Classroom Law Project is Oregon’s leader in preparing students to become active, engaged, and informed participants in democratic society.
Young people need to develop the skills, knowledge, and attitudes that will prepare them for a life of informed, intentional participation in their communities. This is one of the foundations of public education. Shifting trends and priorities in education have put such opportunities at risk. Oregon has no mandate for testing in social studies — which includes civics and the workings of democracy.
This is why Classroom Law Project brings vital and engaging civics education programs into Oregon schools, teaching students at all grade levels the values and skills essential to participating in our democracy. Each year, our innovative, timely, practical, and fun programs and professional development opportunities involve and inspire nearly 1,200 teachers and 120,000 students across Oregon.
Classroom Law Project began in 1973 as the Tri-County Law Related Education Project, dedicated to ensuring that young people in Oregon knew how to participate in the state’s distinctive model of direct democracy and be active community members. By 1976, the Oregon State Bar had created an Ad Hoc Committee on Law Related Education that partnered in this work. In 1983, Classroom Law Project was incorporated as a 501(c)3 non-profit, and founding Executive Director Marilyn Cover was hired.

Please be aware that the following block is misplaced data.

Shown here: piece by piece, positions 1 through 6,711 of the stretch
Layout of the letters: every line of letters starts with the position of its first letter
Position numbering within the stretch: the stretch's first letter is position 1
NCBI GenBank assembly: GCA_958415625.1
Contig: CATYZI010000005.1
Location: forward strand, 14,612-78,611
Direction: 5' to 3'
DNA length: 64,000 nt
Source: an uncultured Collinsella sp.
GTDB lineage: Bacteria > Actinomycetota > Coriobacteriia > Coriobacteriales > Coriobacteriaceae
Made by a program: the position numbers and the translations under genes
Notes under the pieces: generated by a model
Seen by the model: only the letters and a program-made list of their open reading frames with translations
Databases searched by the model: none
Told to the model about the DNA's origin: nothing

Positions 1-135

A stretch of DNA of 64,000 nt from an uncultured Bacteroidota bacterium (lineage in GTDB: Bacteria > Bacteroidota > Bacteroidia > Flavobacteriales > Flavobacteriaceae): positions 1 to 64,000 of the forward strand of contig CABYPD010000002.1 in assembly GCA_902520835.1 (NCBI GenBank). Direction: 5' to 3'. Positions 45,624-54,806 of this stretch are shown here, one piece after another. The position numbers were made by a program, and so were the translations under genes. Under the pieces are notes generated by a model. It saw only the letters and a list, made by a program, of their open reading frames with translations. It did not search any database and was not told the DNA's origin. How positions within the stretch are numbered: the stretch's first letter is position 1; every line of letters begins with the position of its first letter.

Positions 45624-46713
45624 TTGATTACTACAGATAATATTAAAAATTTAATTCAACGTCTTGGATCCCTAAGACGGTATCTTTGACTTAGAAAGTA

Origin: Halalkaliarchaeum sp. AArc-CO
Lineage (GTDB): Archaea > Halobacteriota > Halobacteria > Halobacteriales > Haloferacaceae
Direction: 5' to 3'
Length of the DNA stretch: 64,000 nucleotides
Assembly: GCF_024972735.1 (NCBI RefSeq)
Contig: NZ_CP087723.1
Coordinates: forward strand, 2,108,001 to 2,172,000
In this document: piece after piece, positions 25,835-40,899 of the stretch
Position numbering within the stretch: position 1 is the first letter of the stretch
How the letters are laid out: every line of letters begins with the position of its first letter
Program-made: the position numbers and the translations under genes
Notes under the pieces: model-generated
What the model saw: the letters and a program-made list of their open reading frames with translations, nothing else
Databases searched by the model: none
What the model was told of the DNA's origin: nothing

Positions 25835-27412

Since those early days, Classroom Law Project has grown into a premiere educational organization. With thousands of partners, participants, volunteers, and donors who value and support our work, we continue to innovate and expand our reach around the state. More information can be found in this overview of our programs.
West Sylvan Middle School teacher Karen Rouse and Roosevelt High School student Aili Diebert talk about the impact of CLP programs in their classrooms in this segment from KATU’s AMNorthwest Season of Giving segment in December 2022.